Not many sports books could retain a freshness and topicality almost 50 years after their first publication. Next Man In, revised and expanded to take in the many changes that have come to cricket during the 90s, does just that. It is still compulsive reading for fans, perhaps more so now than ever before. If you haven’t read it and think you know and understand the laws of cricket, then think again.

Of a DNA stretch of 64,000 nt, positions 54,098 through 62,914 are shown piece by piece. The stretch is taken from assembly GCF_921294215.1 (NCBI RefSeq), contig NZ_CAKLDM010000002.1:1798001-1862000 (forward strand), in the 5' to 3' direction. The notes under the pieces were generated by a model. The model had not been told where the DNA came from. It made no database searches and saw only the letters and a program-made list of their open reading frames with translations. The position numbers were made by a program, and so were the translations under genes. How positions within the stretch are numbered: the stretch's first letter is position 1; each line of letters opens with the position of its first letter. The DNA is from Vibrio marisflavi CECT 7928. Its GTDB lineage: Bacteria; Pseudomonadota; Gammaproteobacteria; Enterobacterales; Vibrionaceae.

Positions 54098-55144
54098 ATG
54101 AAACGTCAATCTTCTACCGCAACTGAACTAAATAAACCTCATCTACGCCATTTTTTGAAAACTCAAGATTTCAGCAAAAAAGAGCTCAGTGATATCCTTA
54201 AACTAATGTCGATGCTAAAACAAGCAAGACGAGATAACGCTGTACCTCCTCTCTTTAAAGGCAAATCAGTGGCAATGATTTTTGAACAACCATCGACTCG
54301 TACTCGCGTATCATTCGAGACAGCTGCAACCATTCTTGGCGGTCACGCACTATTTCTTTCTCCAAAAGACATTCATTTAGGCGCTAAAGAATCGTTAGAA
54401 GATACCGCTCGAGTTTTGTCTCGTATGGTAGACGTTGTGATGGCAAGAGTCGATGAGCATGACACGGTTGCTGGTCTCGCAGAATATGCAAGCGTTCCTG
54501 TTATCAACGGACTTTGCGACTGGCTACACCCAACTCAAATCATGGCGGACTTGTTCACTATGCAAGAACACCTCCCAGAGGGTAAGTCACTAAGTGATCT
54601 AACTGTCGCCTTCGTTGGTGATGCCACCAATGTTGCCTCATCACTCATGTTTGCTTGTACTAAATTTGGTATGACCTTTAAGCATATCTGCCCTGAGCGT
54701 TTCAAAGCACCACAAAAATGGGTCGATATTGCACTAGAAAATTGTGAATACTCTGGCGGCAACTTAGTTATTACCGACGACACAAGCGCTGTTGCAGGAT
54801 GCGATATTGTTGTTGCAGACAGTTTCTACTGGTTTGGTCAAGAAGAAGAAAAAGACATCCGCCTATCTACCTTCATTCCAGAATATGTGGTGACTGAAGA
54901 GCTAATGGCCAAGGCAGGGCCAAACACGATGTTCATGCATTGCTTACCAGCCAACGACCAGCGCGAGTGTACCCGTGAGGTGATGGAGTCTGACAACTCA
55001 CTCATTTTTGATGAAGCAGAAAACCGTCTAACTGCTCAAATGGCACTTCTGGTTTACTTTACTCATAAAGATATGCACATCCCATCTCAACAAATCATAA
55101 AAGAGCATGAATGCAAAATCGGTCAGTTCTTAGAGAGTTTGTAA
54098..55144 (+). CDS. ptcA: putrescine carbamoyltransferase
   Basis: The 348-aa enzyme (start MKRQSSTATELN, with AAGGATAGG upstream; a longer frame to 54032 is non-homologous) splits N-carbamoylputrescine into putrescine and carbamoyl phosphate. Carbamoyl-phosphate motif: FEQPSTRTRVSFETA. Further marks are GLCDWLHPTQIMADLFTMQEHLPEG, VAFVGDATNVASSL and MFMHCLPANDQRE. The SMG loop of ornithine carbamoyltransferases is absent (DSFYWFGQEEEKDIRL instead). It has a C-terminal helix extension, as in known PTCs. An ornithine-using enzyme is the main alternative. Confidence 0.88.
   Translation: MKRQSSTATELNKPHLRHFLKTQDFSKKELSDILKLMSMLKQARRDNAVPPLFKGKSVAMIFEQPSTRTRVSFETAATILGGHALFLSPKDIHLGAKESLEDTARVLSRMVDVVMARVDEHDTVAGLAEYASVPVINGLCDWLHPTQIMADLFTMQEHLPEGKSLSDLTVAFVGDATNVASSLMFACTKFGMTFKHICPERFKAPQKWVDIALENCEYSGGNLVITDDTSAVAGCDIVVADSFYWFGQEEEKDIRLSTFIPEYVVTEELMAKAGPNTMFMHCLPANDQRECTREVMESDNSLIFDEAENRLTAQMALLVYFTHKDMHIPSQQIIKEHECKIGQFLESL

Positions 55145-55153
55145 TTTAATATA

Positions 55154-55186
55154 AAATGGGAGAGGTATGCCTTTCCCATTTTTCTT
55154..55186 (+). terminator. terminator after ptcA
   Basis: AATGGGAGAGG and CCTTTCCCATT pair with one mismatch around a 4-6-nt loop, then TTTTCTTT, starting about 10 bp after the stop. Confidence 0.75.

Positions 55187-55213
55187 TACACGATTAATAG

It is the complete cricketing education. Each of the laws of the game is listed by chapter but then brought to life through anecdotes and illustrations that both inform and, more importantly, entertain. Not a few of the restrictions and regulations we would pass off as being mandatory for a civilised game of cricket to be played today are shown to have been drawn up only after blatant gamesmanship or the mischievous antics of players. The story of Dennis Lillee trying to get away with the use of an aluminium bat against England is legendary but how many people know he was once no-balled for bowling an apple in his first over against Sussex. Thankfully the powers-that-be resisted the temptation of including a “Thou shalt not bowl apples” clause. Surely, however, the umpires ruled incorrectly when a New Zealand fielder was not allowed what appeared to be a legitimate catch off a Pakistani batsman in Dhaka because. In his other hand, he was holding a banana that had been pelted at him from somewhere in the crowd. Such are the issues which Gerald Brodribb tackles in a book that, with its newly written appendix considering one-day cricket, is as relevant now as it always was and is always likely to be. –Thrasy Petropoulos.

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